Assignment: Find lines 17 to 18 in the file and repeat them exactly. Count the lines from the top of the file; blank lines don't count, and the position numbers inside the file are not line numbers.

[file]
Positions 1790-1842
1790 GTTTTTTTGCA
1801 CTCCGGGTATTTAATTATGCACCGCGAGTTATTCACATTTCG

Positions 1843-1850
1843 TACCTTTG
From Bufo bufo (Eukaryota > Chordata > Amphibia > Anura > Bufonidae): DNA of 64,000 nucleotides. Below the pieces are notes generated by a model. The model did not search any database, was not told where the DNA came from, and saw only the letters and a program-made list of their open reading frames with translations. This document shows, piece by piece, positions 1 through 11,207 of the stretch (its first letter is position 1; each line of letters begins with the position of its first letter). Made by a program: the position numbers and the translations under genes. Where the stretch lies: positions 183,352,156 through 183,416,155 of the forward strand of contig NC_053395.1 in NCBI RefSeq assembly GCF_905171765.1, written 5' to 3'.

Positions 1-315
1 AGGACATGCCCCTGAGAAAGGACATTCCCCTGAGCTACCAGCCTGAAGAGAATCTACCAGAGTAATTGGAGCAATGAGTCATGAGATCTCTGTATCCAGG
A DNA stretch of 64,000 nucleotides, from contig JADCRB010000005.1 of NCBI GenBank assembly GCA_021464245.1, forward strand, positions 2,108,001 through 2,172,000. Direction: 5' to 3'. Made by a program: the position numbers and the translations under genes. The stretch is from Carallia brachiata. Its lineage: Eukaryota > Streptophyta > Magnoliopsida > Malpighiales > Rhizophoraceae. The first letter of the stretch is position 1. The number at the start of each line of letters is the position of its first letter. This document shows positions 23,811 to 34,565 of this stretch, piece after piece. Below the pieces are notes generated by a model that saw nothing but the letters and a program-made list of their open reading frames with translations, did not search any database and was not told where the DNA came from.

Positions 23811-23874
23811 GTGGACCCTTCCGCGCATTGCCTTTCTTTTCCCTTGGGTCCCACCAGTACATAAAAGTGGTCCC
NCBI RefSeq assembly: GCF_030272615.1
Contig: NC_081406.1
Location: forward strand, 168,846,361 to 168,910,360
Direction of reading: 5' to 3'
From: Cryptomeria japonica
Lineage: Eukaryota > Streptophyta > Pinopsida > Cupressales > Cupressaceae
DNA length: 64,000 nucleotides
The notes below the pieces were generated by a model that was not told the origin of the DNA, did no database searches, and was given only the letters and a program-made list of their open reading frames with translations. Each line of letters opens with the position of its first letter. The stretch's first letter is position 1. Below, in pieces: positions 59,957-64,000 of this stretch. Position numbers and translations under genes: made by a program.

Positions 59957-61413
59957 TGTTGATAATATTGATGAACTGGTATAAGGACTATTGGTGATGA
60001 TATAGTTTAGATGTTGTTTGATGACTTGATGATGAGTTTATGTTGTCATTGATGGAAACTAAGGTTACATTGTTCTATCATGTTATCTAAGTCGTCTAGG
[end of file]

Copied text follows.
Lineage: Eukaryota > Streptophyta > Pinopsida > Cupressales > Cupressaceae
DNA length: 64,000 nucleotides